The blind nasotracheal aspiration method is not a useful tool for pathogen detection of pneumonia in children

PLoS One. 2010 Dec 29;5(12):e15885. doi: 10.1371/journal.pone.0015885.


Background: Acute lower respiratory infection (ALRI) is a major cause of hospitalization for children in China, while the etiological diagnosis of ALRI remains a challenge. This study was performed to evaluate the utility of the blind Nasotracheal aspiration (NTA) in the pathogen detection in ALRI through an evaluation of the test's specificity.

Methodology/principal findings: A hospital-based study of children ≤3 years was carried out from March 2006 through March 2007 in Suzhou University Affiliated Children's Hospital, including 379 cases with ALRI from the respiratory wards, and 394 controls receiving elective surgery. Nasopharyngeal swabs (NPS) and NTA specimens were taken on admission. S. pneumoniae was isolated from 10.3% of NTA samples from ALRI children, H. influenzae from 15.3%, and M. catarrhalis from 4.7%. The false positive rate--the strains from NTA in control group children--was 8.4% (95% CI: 5.8%-11.4%) for S. pneumoniae, 27.2% (95% CI: 22.7-31.5%) for H. influenzae, and 22.1% (95% CI: 18.0%-26.2%) for M. catarrhalis. The agreement between NPS and NTA in the control group was over 70%.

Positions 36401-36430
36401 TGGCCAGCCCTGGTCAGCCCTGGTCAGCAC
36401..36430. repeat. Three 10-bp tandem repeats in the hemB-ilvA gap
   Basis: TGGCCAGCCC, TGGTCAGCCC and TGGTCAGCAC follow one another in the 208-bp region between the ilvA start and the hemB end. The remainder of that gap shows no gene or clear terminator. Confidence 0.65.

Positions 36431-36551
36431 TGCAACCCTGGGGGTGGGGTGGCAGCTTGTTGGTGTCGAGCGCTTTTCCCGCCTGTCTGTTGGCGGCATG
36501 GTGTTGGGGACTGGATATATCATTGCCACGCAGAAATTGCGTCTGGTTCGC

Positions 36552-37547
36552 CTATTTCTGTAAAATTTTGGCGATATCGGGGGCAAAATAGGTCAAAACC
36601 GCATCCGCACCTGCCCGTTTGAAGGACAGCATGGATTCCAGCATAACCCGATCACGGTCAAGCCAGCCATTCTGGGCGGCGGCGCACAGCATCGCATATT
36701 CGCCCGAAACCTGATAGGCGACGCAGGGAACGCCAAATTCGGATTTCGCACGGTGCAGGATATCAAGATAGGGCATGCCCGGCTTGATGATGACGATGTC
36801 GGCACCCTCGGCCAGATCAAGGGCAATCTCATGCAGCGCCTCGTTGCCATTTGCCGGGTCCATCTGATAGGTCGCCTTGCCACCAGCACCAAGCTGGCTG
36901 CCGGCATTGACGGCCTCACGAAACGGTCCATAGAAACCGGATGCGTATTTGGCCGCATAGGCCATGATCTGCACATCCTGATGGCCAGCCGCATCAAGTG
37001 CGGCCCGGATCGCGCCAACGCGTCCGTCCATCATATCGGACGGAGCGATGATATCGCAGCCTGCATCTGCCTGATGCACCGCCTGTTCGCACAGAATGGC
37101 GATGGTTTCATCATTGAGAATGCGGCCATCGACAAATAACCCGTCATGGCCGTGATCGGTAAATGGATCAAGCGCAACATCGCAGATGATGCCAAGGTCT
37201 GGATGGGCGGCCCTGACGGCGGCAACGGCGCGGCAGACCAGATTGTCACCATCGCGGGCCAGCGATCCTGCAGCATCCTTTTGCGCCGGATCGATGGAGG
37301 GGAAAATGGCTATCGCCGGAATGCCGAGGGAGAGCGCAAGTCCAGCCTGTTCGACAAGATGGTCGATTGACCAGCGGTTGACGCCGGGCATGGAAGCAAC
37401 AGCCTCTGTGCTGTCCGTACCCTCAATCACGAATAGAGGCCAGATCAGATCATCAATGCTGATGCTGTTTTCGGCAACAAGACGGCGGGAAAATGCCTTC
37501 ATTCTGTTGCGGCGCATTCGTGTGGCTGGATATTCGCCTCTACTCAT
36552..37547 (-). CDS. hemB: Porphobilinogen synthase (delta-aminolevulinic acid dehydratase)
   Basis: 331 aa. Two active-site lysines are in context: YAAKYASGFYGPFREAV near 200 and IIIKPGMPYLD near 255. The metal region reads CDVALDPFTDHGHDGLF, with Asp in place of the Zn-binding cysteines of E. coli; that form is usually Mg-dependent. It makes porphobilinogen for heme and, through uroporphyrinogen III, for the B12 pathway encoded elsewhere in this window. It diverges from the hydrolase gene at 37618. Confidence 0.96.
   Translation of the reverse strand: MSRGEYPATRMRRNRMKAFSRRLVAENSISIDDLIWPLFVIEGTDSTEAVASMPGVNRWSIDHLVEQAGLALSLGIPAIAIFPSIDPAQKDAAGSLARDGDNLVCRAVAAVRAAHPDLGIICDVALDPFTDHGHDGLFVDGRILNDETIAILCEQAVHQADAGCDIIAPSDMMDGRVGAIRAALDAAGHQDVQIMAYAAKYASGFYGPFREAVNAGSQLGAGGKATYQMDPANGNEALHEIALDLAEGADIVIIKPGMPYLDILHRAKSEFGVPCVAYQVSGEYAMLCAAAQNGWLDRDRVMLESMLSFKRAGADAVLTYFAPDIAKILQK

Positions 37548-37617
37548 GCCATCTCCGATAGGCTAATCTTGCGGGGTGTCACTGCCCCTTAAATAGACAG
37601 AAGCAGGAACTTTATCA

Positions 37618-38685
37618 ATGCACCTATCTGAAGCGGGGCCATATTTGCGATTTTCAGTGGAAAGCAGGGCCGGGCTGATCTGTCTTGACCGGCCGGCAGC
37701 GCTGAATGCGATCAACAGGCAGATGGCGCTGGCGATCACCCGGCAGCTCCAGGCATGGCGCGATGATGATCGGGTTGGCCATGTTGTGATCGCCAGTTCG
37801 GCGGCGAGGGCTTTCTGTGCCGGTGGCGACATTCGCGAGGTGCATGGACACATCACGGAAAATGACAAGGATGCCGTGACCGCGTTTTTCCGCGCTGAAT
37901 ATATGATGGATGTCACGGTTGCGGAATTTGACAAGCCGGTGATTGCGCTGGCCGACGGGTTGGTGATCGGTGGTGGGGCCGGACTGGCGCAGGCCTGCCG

Conclusion/significance: The blind NTA test is not a useful test for etiologic diagnosis of ALRI.

Publication types

  • Research Support, Non-U.S. Gov't

MeSH terms

  • Child
  • Child, Preschool
  • False Positive Reactions
  • Female
  • Hospitals
  • Humans
  • Male
  • Nasopharynx / microbiology
  • Pneumonia / diagnosis*
  • Pneumonia / microbiology*
  • Pneumonia, Bacterial / diagnosis*
  • Pneumonia, Bacterial / microbiology*
  • Pulmonary Medicine / methods
  • Respiration
  • Respiratory Tract Infections / diagnosis*
  • Respiratory Tract Infections / microbiology*
  • Suction / adverse effects